Valuing Ecosystem Services Makes Economic Sense, Experts Report

BRUSSELS, Belgium, November 16, 2009 (ENS) – Decision makers who factor the planet’s multi-trillion dollar ecosystem services into their national and international investment strategies are likely to see far higher rates of return and stronger economic growth in the 21st century, finds a new United Nations-backed report.

Prepared by The Economics of Ecosystems and Biodiversity, TEEB, an initiative hosted by the UN Environment Programme, the report advises policy makers to accelerate, scale up and embed investments in the sustainable management and restoration of ecosystems.

More than 100 science, economics and policy experts from around the world contributed to the TEEB for Policy Makers Report, which was co-ordinated by Patrick ten Brink of the Institute of European Environmental Policy in Brussels.

Hikers in Switzerland’s Appenzell mountains, August 2009 (Photo by McCharters)

“Nature’s multiple and complex values have direct economic impacts on human well-being and public and private spending. Recognizing and rewarding the value delivered to society by the natural environment must become a policy priority,” said Pavan Sukhdev, who serves as TEEB’s study leader.

Sukhdev is a senior banker at Deutsche Bank and a founder-director of the Green Accounting for Indian States Project, an initiative of the Green Indian States Trust.

At a news conference in Brussels Friday, Sukdev said, “The economic invisibility of ecosystems and biodiversity is increased by our dominant economic model, which is consumption-led, production-driven, and GDP-measured. This model is in need of significant reform. The multiple crises we are experiencing – fuel, food, finance, and the economy – serve as reminders of the need for change.”

“It is now up to governments to provide fiscal or other incentives to move us from short-term opportunism to long-term stewardship,” he said. “The right policies can help us move toward a resource efficient economy.”

“Losses in the natural world have direct economic repercussions that we systematically underestimate. Making the value of our natural capital visible to economies and society creates an evidence base to pave the way for more targeted and cost-effective solutions,” the report states.

Countries that have made the connection between ecosystem services and investment strategies are beginning to see benefits in terms of jobs, livelihoods and economic returns that outstrip those of economies stuck in older economic models, the study finds.

Visitor enjoys the Calakmul Biosphere Reservice in the Mexican state of Campeche, close to the Guatemalan border. (Photo by Mikel Omeyokan)

In Europe, one in every 40 jobs is now linked with the environment and ecosystem services – from clean tech industries to organic agriculture, sustainable forestry and ecotourism, the report finds.

In Venezuela, investment in the national protected area system is preventing sedimentation that otherwise could reduce farm earnings by around US$3.5 million a year.

In Guatemala, investment in the protection of the Maya Biosphere Reserve is generating an annual of income of close to US$50 million a year, has generated 7,000 jobs and boosted local family incomes.

In Vietnam, planting and protecting nearly 12,000 hectares of mangroves cost just over US$1 million but saved annual expenditures on dike maintenance of more than US$7 million.

The report precedes the UN climate conference in Copenhagen December 7-18, where governments are expected to agree on greenhouse gas emissions limits to take effect after 2012 and also give the green light to funding developing countries to maintain forests.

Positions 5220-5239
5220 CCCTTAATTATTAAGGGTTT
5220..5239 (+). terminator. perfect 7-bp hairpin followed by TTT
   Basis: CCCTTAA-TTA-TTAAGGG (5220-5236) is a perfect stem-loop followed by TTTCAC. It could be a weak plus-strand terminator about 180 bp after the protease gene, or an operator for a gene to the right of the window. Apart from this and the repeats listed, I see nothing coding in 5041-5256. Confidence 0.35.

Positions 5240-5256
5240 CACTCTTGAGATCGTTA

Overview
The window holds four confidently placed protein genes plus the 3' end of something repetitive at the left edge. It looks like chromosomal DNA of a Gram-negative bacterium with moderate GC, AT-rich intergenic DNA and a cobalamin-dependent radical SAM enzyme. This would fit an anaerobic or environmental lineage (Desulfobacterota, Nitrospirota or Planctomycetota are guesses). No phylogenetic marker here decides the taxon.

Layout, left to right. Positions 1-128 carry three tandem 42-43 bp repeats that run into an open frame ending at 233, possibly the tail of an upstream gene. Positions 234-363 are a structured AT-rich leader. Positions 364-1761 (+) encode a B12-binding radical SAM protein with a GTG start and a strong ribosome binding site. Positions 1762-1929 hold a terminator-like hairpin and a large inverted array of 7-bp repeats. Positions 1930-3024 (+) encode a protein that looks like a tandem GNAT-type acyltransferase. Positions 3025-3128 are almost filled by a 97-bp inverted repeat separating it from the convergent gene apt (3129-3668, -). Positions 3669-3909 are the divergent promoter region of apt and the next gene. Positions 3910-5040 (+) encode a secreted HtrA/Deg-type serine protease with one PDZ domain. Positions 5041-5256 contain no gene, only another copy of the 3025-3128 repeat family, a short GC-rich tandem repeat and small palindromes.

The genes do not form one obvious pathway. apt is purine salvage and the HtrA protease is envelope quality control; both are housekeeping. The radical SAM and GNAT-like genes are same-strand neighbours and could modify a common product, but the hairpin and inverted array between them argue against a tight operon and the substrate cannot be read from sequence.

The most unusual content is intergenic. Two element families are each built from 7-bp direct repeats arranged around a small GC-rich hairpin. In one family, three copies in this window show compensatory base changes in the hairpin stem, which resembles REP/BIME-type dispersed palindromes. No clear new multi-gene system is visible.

Roughly 20 percent of global greenhouse gas emissions are linked to deforestation, according to the Intergovernmental Panel on Climate Change.

The UN program known as REDD, for Reduced Emissions from Deforestation and Forest Degradation, aims to counter these greenhouse gas emissions while generating financial flows from North to South.

UNEP Executive Director Achim Steiner said, “Paying developing countries under REDD marks a fundamental step forward in terms of bringing the huge financial importance of ecosystems and biodiversity into the center of economic activity.”

“It could open the door to more creative and forward-looking funds and mechanisms covering other nature-based infrastructure such as peatlands and wetlands en route to support for the services generated by coastal and marine ecosystems such as coral reefs to mangroves,” he said.

The report outlines a 10-point plan aimed at catalyzing a transition to more ecosystem-savvy economies.

  1. Invest in ecological infrastructure.
  2. Reward benefits through payments and markets.
  3. Reform environmentally harmful subsidies.
  4. Address losses through regulation and pricing.
  5. Recognize that protected areas are a cornerstone of conservation policies and provide multiple benefits.
  6. Halting deforestation and forest degradation should be an integral part of climate change mitigation and adaptation. It has the added benefit of preserving the huge range of services and goods forests provide to local people and the wider community.
  7. Protect tropical coral reefs and the associated livelihoods of half a billion people through major efforts to avoid global temperature rise.
  8. Save and restore global fisheries, which are currently under threat of collapse from overfishing.
  9. Recognize the deep link between ecosystem degradation and the persistence of rural poverty and align policies across sectors with key Millennium Development Goals.
  10. Agree to a forest carbon deal at Copenhagen.

Click here to view the executive summary of the report, “TEEB for Policy Makers: Summary: Responding to the Value of Nature.”

Copyright Environment News Service (ENS) 2009. All rights reserved.

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